Hearing loss problems aren’t always solved by turning the volume up. Here’s something to consider: Many people are able to hear really soft sounds, but can’t hear conversations. That’s because hearing loss is often irregular. Certain frequencies get lost while you can hear others perfectly fine.
Hearing Loss Comes in Numerous Types
- Sensorineural hearing loss occurs when the little hairs in the inner ear, also known as cilia, are damaged, and this condition is more typical. These hairs vibrate when they detect sound and release chemical impulses to the auditory nerve, which passes them to the brain for interpretation. When these little hairs in your inner ear are damaged or destroyed, they do not ever re-grow. This is why sensorineural hearing loss is usually caused by the natural process of aging. Over the course of our lives, sensorineural hearing loss increases because we expose ourselves to loud noise, have underlying health conditions, and use certain medications.
- Conductive hearing loss happens when the ear has internal mechanical issues. It could be a result of excessive buildup of earwax or due to an ear infection or a congenital structural issue. In most cases, hearing specialists can manage the underlying condition to enhance your hearing, and if required, recommend hearing aids to fill in for any remaining hearing loss.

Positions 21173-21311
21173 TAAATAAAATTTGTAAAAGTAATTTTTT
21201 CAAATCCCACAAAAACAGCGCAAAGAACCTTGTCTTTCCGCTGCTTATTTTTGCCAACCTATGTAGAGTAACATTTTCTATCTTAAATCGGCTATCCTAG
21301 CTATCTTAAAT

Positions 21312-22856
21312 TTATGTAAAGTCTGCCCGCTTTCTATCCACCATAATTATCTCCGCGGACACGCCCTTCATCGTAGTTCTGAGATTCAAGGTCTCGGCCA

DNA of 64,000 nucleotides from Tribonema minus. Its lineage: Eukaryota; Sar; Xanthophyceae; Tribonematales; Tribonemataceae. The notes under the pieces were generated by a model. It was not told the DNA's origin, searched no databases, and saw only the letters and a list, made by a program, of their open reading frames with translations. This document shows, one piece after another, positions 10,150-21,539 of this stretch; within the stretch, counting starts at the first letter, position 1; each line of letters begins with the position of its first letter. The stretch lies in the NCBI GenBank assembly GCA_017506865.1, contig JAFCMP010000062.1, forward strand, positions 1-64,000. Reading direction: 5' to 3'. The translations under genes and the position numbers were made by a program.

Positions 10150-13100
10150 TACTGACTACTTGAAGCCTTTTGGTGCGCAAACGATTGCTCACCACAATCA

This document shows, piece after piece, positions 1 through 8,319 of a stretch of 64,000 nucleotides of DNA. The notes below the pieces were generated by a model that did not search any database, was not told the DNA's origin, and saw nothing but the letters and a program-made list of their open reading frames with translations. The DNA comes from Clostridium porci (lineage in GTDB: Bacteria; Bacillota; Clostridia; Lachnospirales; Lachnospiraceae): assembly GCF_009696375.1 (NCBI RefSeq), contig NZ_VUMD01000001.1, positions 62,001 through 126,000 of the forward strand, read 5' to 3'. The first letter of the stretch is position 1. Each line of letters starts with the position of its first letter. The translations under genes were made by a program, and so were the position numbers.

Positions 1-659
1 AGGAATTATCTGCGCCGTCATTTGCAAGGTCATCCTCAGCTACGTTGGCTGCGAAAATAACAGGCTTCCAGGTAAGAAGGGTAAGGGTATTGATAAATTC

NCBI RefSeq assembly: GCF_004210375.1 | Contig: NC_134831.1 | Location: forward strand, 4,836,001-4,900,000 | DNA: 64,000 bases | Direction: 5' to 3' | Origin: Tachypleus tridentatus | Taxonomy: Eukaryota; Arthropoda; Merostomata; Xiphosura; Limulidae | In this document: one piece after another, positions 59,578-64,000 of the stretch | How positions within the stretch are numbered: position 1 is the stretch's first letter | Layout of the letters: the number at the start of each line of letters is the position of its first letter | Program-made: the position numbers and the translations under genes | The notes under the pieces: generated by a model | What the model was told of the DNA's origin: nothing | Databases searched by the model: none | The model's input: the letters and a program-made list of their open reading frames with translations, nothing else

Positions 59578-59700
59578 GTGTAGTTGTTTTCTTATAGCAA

Sensorineural Hearing Loss Symptoms
You might hear a bit better if people talk louder to you, but it’s not going to completely address your hearing loss problems. Specific sounds, like consonant sounds, can be difficult to hear for people who have sensorineural hearing loss. This might cause somebody who has hearing loss to the mistaken idea that those around them are mumbling when actually, they’re talking clearly.
When someone is dealing with hearing loss, the pitch of consonants often makes them hard to distinguish. Pitch is measured in hertz (Hz), and most consonants register in our ears at a higher pitch than other sounds. Depending on the voice of the person speaking, a short “o”, for instance, will register between 250 and 1,000 hertz. But consonants including “f” or “s” will be anywhere from 1,500 to 6,000 hertz. Individuals with sensorineural hearing loss have difficulty processing these higher-pitched sounds due to the damage to their inner ears.
This is why simply speaking louder doesn’t always help. It’s not going to help much when someone speaks louder if you don’t hear some of the letters in a word like “shift”.
How Can Wearing Hearing Aids Help With This?
Hearing aids have a component that goes in the ear, so sounds reach your auditory system without the interference you would normally hear in your environment. Also, the frequencies you can’t hear are amplified and mixed with the sounds you can hear in a balanced way. In this way, you get more clarity. Modern hearing aids can also block out background sound to make it easier to understand speech.